White gang pounced on black British teen, murder trial hears
A black teenager was stabbed to death in Britain 18 years ago after a group of white youths chased him shouting racist abuse, a prosecutor said at the start of a high-profile murder trial.
Stephen Lawrence, 18, seemed to be "swallowed up" by the gang as they pounced on him, the Old Bailey court in London heard at the trial of two men accused of his murder.
The college student was stabbed twice and bled to death after two arteries were severed, prosecutor Mark Ellison told the jury as the trial got under way into the 1993 murder which rocked Britain.
One of the white group was heard to say "what, what nigger?", as they charged towards Lawrence and a friend during the attack at a bus stop in Eltham, in southeast London, Ellison said.
Lawrence's friend, Duwayne Brooks, managed to run off after shouting "Get up and run, Steve", said the prosecutor.
But Ellison continued: "Stephen Lawrence did not manage to get away. The group quickly surrounded him.
"One witness described that he was swallowed up by the weight of numbers and forced to the ground."
Medical evidence suggested one of the two stab wounds to his torso was inflicted when he was standing, the other when he was on the ground.
Gary Dobson, 36, and David Norris, 35, both white men from south London, deny murdering the teenager.
Nobody has ever been convicted for the murder, which prompted a major inquiry that concluded London's Metropolitan Police was "institutionally racist".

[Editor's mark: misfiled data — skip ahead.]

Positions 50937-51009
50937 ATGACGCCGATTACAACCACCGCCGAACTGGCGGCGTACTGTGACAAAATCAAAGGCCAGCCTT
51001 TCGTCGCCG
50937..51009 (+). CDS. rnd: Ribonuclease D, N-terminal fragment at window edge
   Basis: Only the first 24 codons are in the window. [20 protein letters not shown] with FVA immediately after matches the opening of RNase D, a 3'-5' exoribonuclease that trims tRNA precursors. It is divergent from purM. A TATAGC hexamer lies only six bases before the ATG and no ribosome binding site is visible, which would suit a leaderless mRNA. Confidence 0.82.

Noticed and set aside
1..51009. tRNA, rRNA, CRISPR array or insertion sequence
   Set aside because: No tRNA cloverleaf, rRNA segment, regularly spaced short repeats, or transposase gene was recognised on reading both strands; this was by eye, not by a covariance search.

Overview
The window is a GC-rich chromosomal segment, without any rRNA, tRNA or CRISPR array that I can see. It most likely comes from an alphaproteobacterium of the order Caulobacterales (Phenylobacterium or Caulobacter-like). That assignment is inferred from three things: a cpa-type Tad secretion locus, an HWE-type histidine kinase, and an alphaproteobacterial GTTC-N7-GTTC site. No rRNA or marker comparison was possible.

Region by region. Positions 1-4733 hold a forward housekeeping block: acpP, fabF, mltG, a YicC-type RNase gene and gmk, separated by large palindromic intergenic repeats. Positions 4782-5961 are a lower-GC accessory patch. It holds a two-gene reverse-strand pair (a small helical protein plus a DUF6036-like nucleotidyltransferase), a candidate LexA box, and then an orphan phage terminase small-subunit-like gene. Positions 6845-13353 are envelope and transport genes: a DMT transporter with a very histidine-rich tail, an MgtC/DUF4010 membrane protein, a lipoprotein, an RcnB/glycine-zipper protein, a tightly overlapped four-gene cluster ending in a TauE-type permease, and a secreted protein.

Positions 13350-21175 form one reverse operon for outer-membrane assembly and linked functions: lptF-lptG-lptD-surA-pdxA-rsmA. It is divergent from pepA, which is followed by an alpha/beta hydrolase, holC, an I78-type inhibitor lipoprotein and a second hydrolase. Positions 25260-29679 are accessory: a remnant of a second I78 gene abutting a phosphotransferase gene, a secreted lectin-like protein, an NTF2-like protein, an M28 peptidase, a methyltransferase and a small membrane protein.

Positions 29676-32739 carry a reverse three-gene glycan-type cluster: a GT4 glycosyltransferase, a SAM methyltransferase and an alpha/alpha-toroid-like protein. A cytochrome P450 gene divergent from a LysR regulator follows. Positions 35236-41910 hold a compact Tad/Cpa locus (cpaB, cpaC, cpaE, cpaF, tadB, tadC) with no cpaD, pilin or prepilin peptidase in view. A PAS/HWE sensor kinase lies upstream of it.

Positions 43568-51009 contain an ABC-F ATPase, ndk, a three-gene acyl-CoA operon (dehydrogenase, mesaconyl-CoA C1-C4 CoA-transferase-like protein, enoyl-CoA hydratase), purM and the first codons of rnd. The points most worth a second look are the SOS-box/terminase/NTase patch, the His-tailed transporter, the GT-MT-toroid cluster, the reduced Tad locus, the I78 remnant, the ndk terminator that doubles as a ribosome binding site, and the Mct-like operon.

The murder and the subsequent inquiry are considered by many to be landmarks in the history of British race relations.
Before the trial got under way, judge Colman Treacy told the jury of eight men and four women to make their minds up based only on what they heard in court and not to try and independently research the case.
"The key thing is that you must only work on the basis of the information you receive in the courtroom," the judge said.
"I am sure you are all people of sound common sense and fairness."
He added: "You should keep an open mind in this case until you have heard all of the evidence and arguments about the evidence."
The inquiry by senior judge William Macpherson into the way that the original investigation was conducted by London's Metropolitan Police led to significant changes in the way murders involving black victims are handled.
The hard-hitting report by Macpherson, published in 1999, gave a damning assessment of the culture within the Metropolitan police and policing in general.
The London police force faced allegations of incompetence and racism, although two internal inquiries exonerated the force.
© 2011 AFP